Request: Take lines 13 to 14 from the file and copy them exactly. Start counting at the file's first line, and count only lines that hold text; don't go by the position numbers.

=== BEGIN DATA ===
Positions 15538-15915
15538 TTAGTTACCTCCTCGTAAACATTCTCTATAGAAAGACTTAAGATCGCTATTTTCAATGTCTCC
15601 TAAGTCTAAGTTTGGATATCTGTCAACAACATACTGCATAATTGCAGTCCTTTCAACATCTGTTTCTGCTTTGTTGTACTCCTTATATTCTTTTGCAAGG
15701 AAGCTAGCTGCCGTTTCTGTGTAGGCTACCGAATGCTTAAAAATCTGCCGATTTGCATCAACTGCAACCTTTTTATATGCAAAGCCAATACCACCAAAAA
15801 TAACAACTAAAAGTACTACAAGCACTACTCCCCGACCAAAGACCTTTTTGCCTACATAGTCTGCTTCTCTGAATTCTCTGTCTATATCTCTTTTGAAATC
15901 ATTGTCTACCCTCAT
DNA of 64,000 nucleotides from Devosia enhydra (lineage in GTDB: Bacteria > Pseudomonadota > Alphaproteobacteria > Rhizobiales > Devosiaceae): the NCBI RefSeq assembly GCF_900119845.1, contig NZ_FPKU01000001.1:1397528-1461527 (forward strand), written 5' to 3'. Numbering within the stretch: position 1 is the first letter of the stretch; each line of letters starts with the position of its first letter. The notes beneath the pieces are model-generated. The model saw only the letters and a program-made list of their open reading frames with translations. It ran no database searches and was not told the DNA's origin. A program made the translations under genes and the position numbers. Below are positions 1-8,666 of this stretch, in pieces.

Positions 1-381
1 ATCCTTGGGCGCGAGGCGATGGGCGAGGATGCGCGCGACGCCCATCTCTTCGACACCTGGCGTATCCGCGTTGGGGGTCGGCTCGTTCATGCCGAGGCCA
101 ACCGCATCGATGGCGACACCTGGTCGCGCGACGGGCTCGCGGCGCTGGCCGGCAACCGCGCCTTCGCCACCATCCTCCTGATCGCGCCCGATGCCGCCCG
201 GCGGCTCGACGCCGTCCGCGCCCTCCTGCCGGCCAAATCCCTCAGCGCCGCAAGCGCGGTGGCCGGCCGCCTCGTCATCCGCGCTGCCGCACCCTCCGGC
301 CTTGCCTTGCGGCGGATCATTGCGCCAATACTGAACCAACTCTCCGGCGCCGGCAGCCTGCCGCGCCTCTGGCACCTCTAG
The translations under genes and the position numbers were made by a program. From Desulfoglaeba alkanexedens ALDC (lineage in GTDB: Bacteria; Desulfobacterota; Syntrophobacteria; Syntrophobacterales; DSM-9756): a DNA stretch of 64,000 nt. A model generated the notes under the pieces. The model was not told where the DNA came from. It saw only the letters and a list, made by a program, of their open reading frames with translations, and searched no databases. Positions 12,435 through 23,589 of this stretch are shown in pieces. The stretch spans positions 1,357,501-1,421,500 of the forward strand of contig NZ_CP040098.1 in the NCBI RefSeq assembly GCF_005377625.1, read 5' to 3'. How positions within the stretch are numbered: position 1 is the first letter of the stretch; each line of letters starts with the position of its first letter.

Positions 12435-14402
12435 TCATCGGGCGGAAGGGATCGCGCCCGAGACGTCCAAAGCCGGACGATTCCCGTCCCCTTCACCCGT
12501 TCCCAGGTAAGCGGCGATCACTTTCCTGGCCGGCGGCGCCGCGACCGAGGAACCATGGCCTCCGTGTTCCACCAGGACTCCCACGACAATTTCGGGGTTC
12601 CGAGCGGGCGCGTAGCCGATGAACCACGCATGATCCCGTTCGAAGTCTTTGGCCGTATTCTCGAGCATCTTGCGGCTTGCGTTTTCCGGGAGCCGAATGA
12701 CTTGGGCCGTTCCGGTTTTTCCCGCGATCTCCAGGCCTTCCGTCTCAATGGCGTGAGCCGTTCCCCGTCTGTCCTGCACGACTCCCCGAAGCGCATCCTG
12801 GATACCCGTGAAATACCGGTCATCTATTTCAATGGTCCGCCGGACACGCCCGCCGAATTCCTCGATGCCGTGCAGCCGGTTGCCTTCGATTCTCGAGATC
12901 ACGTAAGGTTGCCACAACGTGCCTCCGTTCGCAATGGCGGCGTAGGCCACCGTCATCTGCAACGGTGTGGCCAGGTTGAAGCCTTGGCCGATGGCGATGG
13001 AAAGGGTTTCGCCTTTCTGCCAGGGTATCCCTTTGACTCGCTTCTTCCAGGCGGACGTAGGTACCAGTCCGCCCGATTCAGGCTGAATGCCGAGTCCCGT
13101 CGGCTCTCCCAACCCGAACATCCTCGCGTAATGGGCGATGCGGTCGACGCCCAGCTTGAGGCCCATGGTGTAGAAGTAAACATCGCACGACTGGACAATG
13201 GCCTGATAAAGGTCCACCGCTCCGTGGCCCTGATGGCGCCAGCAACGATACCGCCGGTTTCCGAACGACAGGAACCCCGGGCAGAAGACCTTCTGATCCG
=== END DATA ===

The translations under genes and the position numbers were made by a program. From Desulfoglaeba alkanexedens ALDC (lineage in GTDB: Bacteria; Desulfobacterota; Syntrophobacteria; Syntrophobacterales; DSM-9756): a DNA stretch of 64,000 nt. A model generated the notes under the pieces. The model was not told where the DNA came from. It saw only the letters and a list, made by a program, of their open reading frames with translations, and searched no databases. Positions 12,435 through 23,589 of this stretch are shown in pieces. The stretch spans positions 1,357,501-1,421,500 of the forward strand of contig NZ_CP040098.1 in the NCBI RefSeq assembly GCF_005377625.1, read 5' to 3'. How positions within the stretch are numbered: position 1 is the first letter of the stretch; each line of letters starts with the position of its first letter.

Positions 12435-14402